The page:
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US to fund capture of greenhouse gases from the air

The Energy Department is investing $1.2 billion for two direct air capture projects, one of the first major investments in the technology.
Credit: hansenn - stock.adobe.com
The U.S. Department of Energy invested more than $1 billion in a emerging direct air capture technologies.

INDIANAPOLIS — The U.S. Department of Energy announced it will award up to $1.2 billion for projects that would help directly remove carbon dioxide from the air, and employ emerging technologies that could help the U.S. neutralize greenhouse gas emissions. 

Funds for two projects would, the Energy Department hopes, help the United States become a leader in a type of carbon removal method called direct air capture. 

"Together, these projects are expected to remove more than 2 million metric tons of carbon dioxide emissions each year from the atmosphere— an amount equivalent to the annual emissions from roughly 445,000 gasoline-powered cars," the Energy Department said in an announcement about the projects.

Direct air capture uses chemical processes that pull CO2 directly from the atmosphere at any location, making the technology more flexible than carbon capture, which is carried out directly at the point of emission. 

When air moves over the chemicals, they react with and trap the CO2, making room for other air components to pass through. The most commonly used chemicals today to create those reactions are liquid solvents or solid sorbents. 

Once the carbon dioxide is captured from the atmosphere, heat is applied to release it from the solvent or sorbent. From there, it can be injected deep underground for sequestration in appropriate geological formations. It can also be used to create carbon-containing products, like concrete, that prevent its release back into the atmosphere.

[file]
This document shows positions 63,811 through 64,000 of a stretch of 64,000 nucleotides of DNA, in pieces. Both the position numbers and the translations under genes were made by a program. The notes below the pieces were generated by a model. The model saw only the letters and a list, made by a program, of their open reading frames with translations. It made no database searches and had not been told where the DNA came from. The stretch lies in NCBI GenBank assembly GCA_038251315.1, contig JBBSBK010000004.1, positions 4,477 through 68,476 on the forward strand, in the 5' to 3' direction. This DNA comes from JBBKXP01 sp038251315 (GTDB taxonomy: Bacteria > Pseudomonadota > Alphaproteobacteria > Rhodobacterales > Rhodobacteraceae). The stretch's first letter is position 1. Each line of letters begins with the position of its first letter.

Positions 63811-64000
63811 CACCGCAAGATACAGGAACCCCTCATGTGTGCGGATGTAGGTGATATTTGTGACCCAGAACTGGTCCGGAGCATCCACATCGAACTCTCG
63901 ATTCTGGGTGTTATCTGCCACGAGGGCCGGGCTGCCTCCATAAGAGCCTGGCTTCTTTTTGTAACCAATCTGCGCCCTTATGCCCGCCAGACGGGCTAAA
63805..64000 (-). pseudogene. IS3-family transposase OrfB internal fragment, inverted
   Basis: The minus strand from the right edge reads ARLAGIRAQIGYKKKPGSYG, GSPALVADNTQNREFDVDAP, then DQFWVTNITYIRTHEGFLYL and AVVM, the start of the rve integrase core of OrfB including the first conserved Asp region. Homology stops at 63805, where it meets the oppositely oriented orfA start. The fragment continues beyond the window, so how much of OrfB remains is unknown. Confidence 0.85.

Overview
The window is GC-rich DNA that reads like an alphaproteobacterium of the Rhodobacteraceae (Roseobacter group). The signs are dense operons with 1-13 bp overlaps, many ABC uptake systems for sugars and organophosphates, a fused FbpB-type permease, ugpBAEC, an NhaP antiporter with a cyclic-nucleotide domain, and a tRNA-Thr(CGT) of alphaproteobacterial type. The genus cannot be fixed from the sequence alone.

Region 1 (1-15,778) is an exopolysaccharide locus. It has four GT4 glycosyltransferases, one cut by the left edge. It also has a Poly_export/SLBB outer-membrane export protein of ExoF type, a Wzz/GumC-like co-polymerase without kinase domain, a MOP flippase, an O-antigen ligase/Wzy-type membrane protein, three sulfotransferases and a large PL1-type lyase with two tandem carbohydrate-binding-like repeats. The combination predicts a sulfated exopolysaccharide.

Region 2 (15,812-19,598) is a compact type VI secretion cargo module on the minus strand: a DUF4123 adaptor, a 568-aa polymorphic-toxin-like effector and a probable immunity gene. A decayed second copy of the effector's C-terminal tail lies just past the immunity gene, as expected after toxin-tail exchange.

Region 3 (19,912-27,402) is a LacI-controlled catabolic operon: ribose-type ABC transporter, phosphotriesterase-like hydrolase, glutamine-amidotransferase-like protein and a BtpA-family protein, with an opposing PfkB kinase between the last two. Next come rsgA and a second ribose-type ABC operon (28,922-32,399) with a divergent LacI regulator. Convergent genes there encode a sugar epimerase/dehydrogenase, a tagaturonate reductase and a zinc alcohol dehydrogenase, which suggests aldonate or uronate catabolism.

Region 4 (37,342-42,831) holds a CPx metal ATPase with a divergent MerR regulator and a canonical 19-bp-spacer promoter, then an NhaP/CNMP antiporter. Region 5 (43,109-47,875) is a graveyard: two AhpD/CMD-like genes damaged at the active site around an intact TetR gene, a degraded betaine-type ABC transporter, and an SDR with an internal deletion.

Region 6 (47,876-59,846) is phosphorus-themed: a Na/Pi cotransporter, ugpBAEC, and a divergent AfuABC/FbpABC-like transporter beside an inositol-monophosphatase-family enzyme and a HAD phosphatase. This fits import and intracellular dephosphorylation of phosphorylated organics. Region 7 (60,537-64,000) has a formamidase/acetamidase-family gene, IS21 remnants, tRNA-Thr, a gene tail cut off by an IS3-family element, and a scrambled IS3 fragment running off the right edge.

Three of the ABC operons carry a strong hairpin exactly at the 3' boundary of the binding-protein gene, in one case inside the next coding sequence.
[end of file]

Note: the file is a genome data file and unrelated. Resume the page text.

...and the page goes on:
The Great Plains Institute, a non-profit based out of Minnesota that works to transform energy systems, identified California, Rockies and Northern Plains, Permian, Midcontinent, Gulf, Midwest, and Mid-Atlantic and Great Lakes as ideal locations for this type of underground sequestration. 

While researchers believe direct air capture can effectively remove harmful pollutants from the air and take up little space, it is currently the most expensive application of carbon capture technologies because atmospheric CO2 is more diluted, and less concentrated, than CO2 coming out of a power station or cement plant, so it takes more energy to run. 

Two sites in Texas and Louisiana were chosen for the investment. Project Cypress will aim to capture more than 1 million metric tons of existing CO2 from the atmosphere yearly, and officials plan to store it permanently underground in Calcasieu Parish, Louisiana, according to the Department of Energy.

The South Texas DAC Hub will be established in Kleberg County, Texas, and develop a direct air capture facility with the goal of removing 1 million metric tons of CO2, through the use of associated saline storage site. The company Battelle will coordinate with Climeworks Corporation and Heirloom Carbon Technologies, Inc. for the plant, according to the Department of Energy.

This represents the largest investment in direct air capture technologies yet. Federal officials hope scaling up the technology helps create more than 4,800 new jobs throughout Texas and Louisiana, and that each hub will eventually remove more than 250 times more carbon dioxide than the largest direct air capture facility currently operating. 

“Cutting back on our carbon emissions alone won’t reverse the growing impacts of climate change, we also need to remove the CO2 that we’ve already put in the atmosphere—which nearly every climate model makes clear is essential to achieving a net-zero global economy by 2050,” said U.S. Secretary of Energy Jennifer M. Granholm in a statement about the projects.

Several new initiatives also aim to lower the technology's cost down to less than $100 per metric ton of CO2 equivalent within a decade. 

That includes a $35 million procurement program for carbon removal credits, and funding for 14 studies throughout the country and five studies for earlier-hub projects, according to the Energy Department. 

The projects are expected to kick off in late 2023, pending negotiations. 

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